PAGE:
|ST||Stitches||7+1||Next is the stitch count ST, this is a 7 digit number padded by leading zeros. This is the total stitch count including color changes, jumps, nups, and special records.|
|CO||Colors||3+1||CO or colors, a 3 digit number padded by leading zeros. This is the number of color change records in the file.|
|+X||+X Extends||5+1||Next is +X or the positive X extent in centimeters, a 5 digit non-decimal number padded by leading zeros.|
|-X||-X Extends||5+1||Next is -X or the negative X extent in centimeters, a 5 digit non-decimal number padded by leading zeros.|
|+Y||+Y Extends||5+1||Next is +Y or the positive Y extent in centimeters, a 5 digit non-decimal number padded by leading zeros.|
|-Y||-Y Extends||5+1||Next is -Y or the negative Y extent in centimeters, a 5 digit non-decimal number padded by leading zeros.|
|AX||Difference||6+1||AX and AY should express the relative coordinates of the last point from the start point in 0.1 mm. If the start and last points are the same, the coordinates are (0,0).|
|AY||Difference||6+1||AX and AY should express the relative coordinates of the last point from the start point in 0.1 mm. If the start and last points are the same, the coordinates are (0,0).|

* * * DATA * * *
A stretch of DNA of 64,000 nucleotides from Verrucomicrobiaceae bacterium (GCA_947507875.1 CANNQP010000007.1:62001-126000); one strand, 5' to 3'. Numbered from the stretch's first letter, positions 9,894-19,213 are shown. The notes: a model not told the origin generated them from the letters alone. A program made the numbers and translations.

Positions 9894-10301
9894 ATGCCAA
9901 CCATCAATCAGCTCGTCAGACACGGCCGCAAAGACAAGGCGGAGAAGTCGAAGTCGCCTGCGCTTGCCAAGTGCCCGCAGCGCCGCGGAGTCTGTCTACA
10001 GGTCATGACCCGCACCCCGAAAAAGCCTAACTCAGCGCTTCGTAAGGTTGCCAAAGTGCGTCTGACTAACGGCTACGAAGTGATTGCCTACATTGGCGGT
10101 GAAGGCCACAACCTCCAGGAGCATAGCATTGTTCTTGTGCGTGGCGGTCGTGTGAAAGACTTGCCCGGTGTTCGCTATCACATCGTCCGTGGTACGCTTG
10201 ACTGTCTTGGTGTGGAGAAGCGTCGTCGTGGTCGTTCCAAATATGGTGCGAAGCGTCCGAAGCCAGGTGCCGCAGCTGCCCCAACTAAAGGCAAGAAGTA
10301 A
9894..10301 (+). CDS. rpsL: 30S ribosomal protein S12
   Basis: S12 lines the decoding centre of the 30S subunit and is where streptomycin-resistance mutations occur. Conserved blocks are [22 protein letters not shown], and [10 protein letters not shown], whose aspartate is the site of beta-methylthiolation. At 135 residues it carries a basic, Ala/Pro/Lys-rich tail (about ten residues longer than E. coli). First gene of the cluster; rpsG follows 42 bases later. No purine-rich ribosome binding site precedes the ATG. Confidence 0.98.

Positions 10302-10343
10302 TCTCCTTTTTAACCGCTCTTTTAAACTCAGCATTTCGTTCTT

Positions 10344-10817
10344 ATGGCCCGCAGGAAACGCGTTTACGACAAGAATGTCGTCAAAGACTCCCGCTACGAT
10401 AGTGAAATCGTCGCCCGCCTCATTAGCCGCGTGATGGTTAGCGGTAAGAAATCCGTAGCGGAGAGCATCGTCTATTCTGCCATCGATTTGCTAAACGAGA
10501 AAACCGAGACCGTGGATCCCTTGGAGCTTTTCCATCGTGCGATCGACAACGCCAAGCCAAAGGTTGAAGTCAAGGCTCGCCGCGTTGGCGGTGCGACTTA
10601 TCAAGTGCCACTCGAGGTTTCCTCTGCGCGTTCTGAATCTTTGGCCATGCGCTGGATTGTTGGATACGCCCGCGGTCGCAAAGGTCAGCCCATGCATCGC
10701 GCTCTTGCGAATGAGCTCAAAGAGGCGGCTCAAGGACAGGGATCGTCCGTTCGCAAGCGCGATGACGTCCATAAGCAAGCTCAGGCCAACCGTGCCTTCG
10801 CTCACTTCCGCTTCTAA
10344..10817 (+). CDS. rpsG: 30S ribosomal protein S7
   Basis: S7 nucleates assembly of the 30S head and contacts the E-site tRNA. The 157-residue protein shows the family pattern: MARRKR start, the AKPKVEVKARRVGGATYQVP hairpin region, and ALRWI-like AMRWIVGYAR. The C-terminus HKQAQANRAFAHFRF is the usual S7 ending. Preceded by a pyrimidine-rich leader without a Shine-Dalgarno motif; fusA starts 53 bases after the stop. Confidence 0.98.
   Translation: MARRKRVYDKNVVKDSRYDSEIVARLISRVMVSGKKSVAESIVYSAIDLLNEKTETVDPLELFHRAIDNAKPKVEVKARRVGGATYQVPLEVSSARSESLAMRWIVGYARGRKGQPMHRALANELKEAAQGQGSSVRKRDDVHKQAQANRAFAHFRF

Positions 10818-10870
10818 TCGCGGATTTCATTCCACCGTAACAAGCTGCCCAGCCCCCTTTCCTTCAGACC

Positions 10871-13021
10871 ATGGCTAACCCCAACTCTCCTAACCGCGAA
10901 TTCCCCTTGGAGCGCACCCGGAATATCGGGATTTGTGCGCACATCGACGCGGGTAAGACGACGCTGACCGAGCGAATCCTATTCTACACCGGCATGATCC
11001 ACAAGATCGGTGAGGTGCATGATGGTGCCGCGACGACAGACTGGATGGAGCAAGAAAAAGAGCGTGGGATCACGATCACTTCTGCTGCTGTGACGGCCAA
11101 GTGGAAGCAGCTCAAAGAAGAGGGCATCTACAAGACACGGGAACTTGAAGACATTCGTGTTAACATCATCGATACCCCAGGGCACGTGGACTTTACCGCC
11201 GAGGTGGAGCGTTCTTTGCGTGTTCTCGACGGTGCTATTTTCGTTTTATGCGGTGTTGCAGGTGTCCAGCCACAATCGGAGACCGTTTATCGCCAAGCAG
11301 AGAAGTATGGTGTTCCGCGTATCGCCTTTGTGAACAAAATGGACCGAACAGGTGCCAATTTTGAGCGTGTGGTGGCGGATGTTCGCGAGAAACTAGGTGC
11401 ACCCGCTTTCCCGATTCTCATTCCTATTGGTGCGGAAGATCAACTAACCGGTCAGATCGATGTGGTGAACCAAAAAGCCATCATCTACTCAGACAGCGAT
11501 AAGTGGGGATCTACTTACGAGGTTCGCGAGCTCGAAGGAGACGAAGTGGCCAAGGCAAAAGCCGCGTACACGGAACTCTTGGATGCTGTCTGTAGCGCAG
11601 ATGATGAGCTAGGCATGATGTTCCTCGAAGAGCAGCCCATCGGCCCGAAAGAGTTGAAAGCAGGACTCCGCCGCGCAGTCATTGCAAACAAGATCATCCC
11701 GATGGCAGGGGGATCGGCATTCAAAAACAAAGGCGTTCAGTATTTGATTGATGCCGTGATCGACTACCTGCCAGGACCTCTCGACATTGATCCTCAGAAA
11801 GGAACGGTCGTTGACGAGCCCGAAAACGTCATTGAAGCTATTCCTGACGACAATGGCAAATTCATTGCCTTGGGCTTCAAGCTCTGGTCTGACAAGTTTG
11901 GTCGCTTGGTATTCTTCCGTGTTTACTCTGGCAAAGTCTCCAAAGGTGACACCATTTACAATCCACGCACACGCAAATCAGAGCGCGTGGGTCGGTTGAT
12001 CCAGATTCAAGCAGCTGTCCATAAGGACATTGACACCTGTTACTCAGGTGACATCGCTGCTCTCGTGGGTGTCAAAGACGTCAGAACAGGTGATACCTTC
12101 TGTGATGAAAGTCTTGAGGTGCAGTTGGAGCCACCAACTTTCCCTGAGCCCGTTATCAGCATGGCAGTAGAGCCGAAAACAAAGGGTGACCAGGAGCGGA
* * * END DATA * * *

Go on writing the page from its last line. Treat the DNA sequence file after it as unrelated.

|MX||Multi-Design Start||6+1||MX and MY should express coordinates of the last point of the previous file for a multi-volume design. A multi-volume design means a design consisted of two or more files. This was used for huge designs that can not be stored in a single paper tape roll. It is not used so much (almost never) nowadays.|
|MY||Multi-Design Start||6+1||MX and MY should express coordinates of the last point of the previous file for a multi-volume design. A multi-volume design means a design consisted of two or more files. This was used for huge designs that can not be stored in a single paper tape roll. It is not used so much (almost never) nowadays.|
|PD||Previous Design?||9+1||PD is also storing some information for multi-volume design. Modernly this is always "******"|